Almost all of these cards have an air of mediocrity about them, but I’ve been trying to get them to work in some way. And that’s the point. Sure, there are cards that get released that are automatically seen as competitive, but we still see unconventional decks come up through the woodwork, many of which would never have been discovered if every player stuck to what was predictably good.
Resolution 4: Focus More on the “Minutia” of Play
For context, the term “minutia” here refers to small plays that many players make without even thinking about them — plays often overlooked that can add up to significant differences in the way a game progresses. This isn’t playing an Ultra Ball to get a Crobat PHF to put your opponent’s Pokémon within KO range, it’s more the question of what you discarded with that Ultra Ball.
I revealed earlier that I’ve spent a lot of time playing Durant within the past few months. One advantage it has afforded me is the chance to put a microscope up to these minutia plays that can so often lead to a game loss. Let me give you a couple of examples to demonstrate my point:
Example 1: The Retreating Dilemma
I remember briefly discussing this common mistake some time ago in another article, and yet I found myself making the same mistake over and over again. Playing Durant repeatedly helped me to zero in on the issue, and sure enough it’s something I know not to do anymore. What, then, is the retreating dilemma?
Say you open with a Jirachi-EX using a deck that doesn’t run many switching cards (replace Jirachi-EX with whatever non-attacker you’d like if need be). You bench your attacker and attach an Energy card to your Active Pokémon with the intention of retreating to your attacker on your next turn. There are a number of issues with what you just did, the main one being that you’ve exposed yourself to losing a turn of attacking. If you have another Pokémon on your Bench you don’t intend to attack with, your opponent can use a Lysandre to bring it up and stall you for a turn. If your opponent plays Team Flare Grunt, they may be able to strip the Energy away from your Active Pokémon, again costing you a turn.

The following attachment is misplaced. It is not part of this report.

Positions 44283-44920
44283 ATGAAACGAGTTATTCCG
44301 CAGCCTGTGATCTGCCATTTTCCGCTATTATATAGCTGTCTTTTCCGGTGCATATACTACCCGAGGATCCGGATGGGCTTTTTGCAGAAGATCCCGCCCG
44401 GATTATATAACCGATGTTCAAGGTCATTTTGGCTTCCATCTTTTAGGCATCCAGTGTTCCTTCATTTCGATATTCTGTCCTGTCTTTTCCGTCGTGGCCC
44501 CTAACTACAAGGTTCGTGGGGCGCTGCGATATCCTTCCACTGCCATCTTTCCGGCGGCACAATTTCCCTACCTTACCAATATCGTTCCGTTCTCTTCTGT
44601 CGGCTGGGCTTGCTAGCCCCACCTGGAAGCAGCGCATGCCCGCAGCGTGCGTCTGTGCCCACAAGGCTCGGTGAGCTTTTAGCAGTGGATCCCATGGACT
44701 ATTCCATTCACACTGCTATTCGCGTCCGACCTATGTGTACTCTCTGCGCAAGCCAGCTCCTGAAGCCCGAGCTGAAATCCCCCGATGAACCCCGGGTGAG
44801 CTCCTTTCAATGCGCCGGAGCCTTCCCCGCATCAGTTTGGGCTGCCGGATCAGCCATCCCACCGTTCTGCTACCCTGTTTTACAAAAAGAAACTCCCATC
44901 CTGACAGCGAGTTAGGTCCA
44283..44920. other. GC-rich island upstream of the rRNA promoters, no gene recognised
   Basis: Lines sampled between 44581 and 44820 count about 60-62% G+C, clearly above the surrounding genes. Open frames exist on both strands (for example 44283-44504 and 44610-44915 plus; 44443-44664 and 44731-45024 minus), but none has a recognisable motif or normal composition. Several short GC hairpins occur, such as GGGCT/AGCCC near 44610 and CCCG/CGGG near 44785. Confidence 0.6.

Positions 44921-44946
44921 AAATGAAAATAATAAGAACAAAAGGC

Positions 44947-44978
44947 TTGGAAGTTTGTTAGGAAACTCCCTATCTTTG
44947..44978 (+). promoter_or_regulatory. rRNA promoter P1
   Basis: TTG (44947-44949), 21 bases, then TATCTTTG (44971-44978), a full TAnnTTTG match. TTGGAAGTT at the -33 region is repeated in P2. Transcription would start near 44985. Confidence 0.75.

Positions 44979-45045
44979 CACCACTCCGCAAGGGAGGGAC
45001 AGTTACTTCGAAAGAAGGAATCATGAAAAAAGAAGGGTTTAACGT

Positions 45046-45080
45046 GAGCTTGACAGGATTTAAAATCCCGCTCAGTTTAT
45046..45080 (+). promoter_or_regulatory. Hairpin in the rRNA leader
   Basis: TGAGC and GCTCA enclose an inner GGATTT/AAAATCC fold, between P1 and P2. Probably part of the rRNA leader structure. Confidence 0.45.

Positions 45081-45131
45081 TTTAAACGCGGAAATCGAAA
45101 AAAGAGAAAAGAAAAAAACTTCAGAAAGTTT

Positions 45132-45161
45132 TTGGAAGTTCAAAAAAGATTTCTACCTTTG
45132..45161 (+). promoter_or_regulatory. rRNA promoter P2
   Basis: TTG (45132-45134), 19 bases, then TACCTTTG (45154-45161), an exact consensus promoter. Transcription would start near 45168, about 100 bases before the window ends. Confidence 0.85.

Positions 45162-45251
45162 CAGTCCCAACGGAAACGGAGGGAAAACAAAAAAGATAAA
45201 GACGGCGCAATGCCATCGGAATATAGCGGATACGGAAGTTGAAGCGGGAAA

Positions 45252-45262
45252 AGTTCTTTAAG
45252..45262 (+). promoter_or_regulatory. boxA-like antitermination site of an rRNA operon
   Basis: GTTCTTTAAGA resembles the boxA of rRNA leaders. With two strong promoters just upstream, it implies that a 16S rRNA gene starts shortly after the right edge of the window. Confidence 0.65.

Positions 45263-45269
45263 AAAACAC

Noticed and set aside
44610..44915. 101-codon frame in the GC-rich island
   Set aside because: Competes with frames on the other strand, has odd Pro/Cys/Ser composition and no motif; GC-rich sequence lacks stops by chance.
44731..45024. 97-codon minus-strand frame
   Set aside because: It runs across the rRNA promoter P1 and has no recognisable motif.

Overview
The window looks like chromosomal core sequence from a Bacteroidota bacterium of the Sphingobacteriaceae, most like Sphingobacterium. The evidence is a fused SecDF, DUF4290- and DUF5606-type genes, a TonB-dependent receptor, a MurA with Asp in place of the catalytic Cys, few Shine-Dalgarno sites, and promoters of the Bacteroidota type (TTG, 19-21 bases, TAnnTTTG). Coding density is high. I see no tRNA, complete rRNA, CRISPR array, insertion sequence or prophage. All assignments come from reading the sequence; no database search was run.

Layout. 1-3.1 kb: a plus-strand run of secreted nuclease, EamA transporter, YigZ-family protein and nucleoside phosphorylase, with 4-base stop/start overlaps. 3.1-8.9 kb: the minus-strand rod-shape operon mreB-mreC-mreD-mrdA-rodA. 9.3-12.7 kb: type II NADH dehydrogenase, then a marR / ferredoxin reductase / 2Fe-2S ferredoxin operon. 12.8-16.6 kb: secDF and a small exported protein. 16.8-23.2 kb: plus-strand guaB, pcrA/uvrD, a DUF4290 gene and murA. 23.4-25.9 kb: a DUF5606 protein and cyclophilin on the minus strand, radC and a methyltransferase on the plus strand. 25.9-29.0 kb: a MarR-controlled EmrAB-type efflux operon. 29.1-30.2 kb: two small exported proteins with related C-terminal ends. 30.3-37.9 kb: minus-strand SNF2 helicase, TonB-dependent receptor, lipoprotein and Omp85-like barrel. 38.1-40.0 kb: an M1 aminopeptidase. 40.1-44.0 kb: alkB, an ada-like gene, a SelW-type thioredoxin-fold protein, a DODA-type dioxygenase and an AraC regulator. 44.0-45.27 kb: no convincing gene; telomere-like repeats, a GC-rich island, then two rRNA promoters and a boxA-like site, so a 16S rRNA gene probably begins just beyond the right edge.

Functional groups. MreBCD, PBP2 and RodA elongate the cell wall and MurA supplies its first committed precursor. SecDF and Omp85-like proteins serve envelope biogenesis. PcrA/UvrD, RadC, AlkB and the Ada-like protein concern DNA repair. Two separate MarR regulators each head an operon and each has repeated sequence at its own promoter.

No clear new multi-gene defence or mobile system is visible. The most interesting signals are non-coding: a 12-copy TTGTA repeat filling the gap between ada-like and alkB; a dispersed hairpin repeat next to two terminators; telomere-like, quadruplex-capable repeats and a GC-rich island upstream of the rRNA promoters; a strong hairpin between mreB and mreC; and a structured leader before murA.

The correct play, then, is to simply attach your Energy card to the Benched attacker. It’s a simple misplay, one I’m sure many people have made multiple times, and yet it’s often overlooked. Consider the huge cost of making this misplay with a Durant deck. In many cases games come down to just one or two turns that wold make all the difference, and if you’re giving up one of those turns in the initial stages of the game, you may be sabotaging yourself without even knowing it.
Example 2: The Silent Lab Experiment
At some point within the past few weeks I deemed ArchieStoise an auto-loss for my Durant deck. After losing to the multiple times, I decided I do something about it. I took a close look at the matchup and after careful consideration decided to put in a Silent Lab to at least have a shot at winning during the late game. In many cases it worked, but I came across a specific misplay I was apt to make during that late game phase.
Typically, the path to victory in this specific matchup involves dropping a Silent Lab when my opponent has between 1 and 3 Prize cards left, using a Pokémon Catcher to pull something up from the Bench, then playing an N to give my opponent very little to work with. On two occasions nearly back to back I made the same mistake of bringing up a Blastoise rather than an Energy-less Keldeo-EX with a Head Ringer attached. Of course, my opponent in each case casually attached a Float Stone to the Blastoise, retreated, and won against me in the long run.